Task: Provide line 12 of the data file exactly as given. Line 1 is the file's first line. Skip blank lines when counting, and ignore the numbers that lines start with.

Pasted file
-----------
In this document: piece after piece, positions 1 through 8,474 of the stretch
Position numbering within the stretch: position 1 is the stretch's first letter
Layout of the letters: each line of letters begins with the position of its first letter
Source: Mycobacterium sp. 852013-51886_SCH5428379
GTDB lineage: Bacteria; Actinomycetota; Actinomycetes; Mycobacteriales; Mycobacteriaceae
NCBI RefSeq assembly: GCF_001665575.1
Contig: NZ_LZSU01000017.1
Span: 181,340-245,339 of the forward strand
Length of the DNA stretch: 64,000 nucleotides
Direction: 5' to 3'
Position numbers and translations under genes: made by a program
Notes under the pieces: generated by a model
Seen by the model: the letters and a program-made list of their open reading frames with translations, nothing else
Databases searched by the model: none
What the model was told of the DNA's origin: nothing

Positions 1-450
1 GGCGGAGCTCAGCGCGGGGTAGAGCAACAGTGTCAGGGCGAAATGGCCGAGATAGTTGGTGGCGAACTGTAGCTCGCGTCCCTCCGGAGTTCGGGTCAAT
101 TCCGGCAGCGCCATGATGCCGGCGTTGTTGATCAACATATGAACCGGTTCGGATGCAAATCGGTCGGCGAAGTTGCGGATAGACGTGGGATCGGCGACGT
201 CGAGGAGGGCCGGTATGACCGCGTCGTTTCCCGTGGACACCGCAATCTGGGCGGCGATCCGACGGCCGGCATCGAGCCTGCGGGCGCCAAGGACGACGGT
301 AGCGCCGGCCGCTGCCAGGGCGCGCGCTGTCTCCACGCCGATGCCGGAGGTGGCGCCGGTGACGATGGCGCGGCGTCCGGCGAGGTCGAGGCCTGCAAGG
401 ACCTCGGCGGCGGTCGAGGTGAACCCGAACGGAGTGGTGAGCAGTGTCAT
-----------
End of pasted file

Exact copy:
Notes under the pieces: generated by a model